STUDENT 2:


 1. No 'Bigfoot' has ever been killed or captured and properly examined at an officially recognised museum or university. Until that happens, it's reasonable to assume that all sightings are either intentionally faked or are misidentifications of other creatures.  No skeletal remains which might be a 'Bigfoot' have been recovered and submitted to an officially recognised museum or university for analysis. Vague claims about bones in the woods are hardly reliable evidence.  There is no reliable photograph of a 'Bigfoot' and - in an age where everyone and his brother have digital cameras and Photoshop - it's much too easy to fake one. Even some of the old photos, and the famous cine-camera footage, are a bit dubious. People who try to convince us that a blurry lump filmed from 500m away at twilight is actually 'Bigfoot' aren't really helping their case. None of the alleged 'Bigfoot' hair and droppings have produced reliable DNA suggesting what they are. This may be due to contamination by the people bringing them in, but saying 'It's because Bigfoot is so closely related to humans' is a bit of a cop-out. No one has ever run down a 'Bigfoot' in their car, van or truck. Given the quantity of squashed wildlife which litters the roads, and the ever increasing amount of traffic, it does seem a bit odd that no-one has flattened one of these creatures.  No-one has - to my knowledge - explained where 'Bigfoot' fits into the eco-system of the area where it lives or, for that matter, found out what it eats. It's such an easy thing to fake - a furry suit and a video-camera are all you need - that there must be a great temptation among people of a certain mentality to try it.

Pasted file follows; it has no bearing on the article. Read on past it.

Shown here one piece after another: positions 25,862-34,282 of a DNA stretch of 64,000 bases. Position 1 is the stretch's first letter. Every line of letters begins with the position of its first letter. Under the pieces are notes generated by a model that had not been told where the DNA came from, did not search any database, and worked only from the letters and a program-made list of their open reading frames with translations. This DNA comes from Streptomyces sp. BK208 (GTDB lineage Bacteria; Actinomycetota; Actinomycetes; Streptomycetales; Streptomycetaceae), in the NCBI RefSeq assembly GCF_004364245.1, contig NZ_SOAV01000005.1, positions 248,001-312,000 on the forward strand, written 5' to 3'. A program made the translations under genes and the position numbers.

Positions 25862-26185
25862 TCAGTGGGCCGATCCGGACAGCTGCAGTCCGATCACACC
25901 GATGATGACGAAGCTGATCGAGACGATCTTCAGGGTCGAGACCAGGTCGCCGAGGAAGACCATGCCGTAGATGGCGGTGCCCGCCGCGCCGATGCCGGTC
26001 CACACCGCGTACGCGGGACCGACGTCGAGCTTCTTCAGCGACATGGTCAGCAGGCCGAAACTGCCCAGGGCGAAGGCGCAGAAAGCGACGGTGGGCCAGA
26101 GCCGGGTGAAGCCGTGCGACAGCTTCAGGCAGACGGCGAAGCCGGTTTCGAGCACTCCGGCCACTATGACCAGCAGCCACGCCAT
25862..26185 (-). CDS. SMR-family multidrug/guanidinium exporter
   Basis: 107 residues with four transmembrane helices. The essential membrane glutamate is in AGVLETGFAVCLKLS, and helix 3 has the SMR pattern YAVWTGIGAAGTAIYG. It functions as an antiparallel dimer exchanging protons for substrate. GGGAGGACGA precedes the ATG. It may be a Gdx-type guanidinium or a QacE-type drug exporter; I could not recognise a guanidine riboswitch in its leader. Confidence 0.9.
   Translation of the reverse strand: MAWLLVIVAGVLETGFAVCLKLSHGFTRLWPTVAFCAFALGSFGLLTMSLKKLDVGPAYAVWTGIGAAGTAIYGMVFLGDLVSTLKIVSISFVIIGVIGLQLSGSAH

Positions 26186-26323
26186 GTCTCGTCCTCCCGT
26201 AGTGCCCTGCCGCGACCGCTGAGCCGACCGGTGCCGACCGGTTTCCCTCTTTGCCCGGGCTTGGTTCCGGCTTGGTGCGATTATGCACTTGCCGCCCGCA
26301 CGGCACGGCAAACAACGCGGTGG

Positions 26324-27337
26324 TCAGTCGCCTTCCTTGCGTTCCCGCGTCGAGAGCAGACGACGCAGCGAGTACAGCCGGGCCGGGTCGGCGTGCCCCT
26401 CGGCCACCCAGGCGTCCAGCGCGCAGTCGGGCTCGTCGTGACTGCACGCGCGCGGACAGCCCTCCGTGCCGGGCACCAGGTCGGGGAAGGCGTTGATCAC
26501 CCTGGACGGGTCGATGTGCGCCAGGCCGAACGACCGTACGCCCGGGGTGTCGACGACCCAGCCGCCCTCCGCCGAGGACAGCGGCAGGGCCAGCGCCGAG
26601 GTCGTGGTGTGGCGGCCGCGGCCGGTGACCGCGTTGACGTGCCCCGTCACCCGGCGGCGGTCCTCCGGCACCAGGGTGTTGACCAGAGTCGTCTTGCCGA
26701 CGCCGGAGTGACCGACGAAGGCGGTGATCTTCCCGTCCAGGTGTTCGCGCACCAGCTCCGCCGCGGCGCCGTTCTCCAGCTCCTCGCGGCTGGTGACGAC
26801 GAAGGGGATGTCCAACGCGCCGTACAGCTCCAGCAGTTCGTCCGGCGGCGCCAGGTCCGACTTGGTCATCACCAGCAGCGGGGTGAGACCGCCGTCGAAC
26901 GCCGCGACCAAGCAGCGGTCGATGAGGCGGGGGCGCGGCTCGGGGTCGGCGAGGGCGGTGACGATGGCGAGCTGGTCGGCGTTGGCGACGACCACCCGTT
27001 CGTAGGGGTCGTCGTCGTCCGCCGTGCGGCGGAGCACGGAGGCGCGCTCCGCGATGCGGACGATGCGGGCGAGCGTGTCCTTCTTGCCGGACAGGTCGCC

Bigfoot Gigantopithecus
.


III. Watch the movie segment and discuss the questions:


video


1. Where are they?

2. What did the locals say about Bigfoot?

3. How does the population see the presence of Bigfoot in Camden, Alabama? Do they think Bigfoot is real or is it a hoax?

4. Which of the statements impressed you most? And least?

5. What's your opinion about the evidence they had? Are they trustworthy?

6. Would you like to visit a place where people have claimed to see Bigfoot? Would you be scared?